I had a case of “being a teenager,” and as such, I felt like the only people making a difference lived anywhere but here.
I mean, sure, I knew there were good people here doing good things, but I never really understood exactly what those people did and how they really helped this community.
I always just thought the only people who ever wanted to help the downtrodden in Hazard and Perry County were members of youth groups and churches in places like Virginia and Ohio who only came in here to help build houses in the summer time.
I can distinctly remember thinking that no one who actually lives and works here cares one spit about their own community. I remember thinking that it was up to me to leave here, get educated and come back to help my people help themselves (like I said, I had one strong case of “being a teenager”).
Clearly, this notion I had was completely off base, because if there’s one thing I’ve learned over the last six months working at the Hazard Herald it is this: the people who care the absolute most about this county, this city and this community are the people who live and work here.
This fact hit me like a sack of potatoes when I was at the United Way of Perry County’s Founders Day dinner.
There I was, surrounded by people who live in Hazard and Perry County, and who have been giving back to this community longer than I’ve been alive.
I was hearing stories about how the United Way of Perry County helps Hazard-Perry County Community Ministries keep the doors to their homeless shelter open 24/7, 365 days a year, and how the money they raise is almost immediately given to those in our community who need it most.
I could see Gerry Roll, the executive director of the Hazard-Perry County Community Foundation at the dinner. I see Gerry around town a lot when I go to cover events, and everywhere she goes, she’s always trying to raise support for the Foundation so she can help the people of this community.
I know first hand what the Community Foundation can do for my neighbors in this county, because I’ve witnessed Community Sports League basketball games and heard the stories about small community parks around the county that were improved using money and support from the Community Foundation.
Dr. Ashok Patel was at the United Way dinner, being honored as one of the organization’s founders. He has recently started an initiative to raise money for the United Way of Perry County in which physicians pledge donations to the group by the end of the year. Fifteen doctors in Perry County have already signed up to be a part of this giving back plan.
I’ve also been witness to other people in our community that are giving back without the slightest expectation of anything in return.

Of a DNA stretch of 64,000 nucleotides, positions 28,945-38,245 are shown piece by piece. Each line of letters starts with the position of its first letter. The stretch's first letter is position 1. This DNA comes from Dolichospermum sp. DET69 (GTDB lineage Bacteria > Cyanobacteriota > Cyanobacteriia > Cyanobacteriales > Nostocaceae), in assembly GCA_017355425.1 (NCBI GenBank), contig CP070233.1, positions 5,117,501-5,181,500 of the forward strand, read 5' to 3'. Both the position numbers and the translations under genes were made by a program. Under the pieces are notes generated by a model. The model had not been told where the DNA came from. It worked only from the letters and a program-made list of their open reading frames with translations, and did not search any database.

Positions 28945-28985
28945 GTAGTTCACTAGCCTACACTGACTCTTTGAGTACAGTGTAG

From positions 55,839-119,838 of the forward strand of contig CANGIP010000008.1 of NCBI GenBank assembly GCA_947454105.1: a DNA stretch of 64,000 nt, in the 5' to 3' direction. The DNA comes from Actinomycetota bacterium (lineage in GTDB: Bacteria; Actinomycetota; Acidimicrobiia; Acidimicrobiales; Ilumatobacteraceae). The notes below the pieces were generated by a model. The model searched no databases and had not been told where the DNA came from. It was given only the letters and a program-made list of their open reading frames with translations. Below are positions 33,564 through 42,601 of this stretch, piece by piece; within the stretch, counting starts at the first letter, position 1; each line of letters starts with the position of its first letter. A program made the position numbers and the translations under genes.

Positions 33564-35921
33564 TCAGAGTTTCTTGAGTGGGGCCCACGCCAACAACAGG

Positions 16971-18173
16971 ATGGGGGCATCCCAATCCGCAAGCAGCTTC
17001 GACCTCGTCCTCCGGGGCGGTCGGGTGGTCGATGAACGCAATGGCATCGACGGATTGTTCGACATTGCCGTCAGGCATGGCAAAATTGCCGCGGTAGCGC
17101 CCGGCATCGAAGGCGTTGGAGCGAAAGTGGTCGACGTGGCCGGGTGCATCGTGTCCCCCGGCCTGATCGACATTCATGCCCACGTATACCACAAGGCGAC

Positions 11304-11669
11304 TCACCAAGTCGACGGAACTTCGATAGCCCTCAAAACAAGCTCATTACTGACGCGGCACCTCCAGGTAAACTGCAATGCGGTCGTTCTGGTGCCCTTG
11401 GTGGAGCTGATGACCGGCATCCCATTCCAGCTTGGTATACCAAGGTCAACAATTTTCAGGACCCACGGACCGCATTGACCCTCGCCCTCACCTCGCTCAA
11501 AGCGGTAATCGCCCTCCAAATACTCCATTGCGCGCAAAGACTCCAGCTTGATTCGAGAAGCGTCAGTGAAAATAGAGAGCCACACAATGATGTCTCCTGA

People like the Pathfinders of Perry County were at the dinner, too. This group wants to build a walking path through downtown Hazard, not only to get people noticing downtown again, but also to improve the health of Hazard and Perry County citizens. To me, they are improving the look of Hazard to make it a place that people are proud of.
There’s also the people working at the Housing Development Alliance in Perry County, who build homes for those who need them most, but can’t afford to build one without their help.
I mentioned Community Ministries earlier, and they are a vital part of this community. They house the homeless and council the depressed and downtrodden. They help people who have no where else to turn make decisions about education, housing and overall health and well-being.
These are just a few very honorable mentions, because honestly, I probably couldn’t list all the amazing philanthropists I’ve met who are working daily to improve Hazard and Perry County and the lives of their neighbors – OUR neighbors – who live here.
All of the founders of the United Way of Perry County spoke about how the group began. In all of their remarks, there was one common theme. They all agreed over 20 years ago that there was a gap in our community that wasn’t being filled like it ought to – the gap of helping those who need it most. They formed the United Way not with selfish intentions, but with a giving spirit.
I learned from the Founder’s Day dinner that that giving spirit is still alive in Perry County, and it is beyond genuine and sincere. I also learned that without that giving spirit in our community, a lot of the people who live here would be forgotten.
I was filled up with something during that dinner I couldn’t quite place at the time, but I now realize that feeling was pride. Pride in knowing that there was so much selfless giving going on right under my nose all the years of my life that I never knew existed. And pride in knowing that these silent sentinels of philanthropy live and work among us.
They are Perry Countians – my neighbors – and they care just as much about our community and the people in it as I always hoped they would.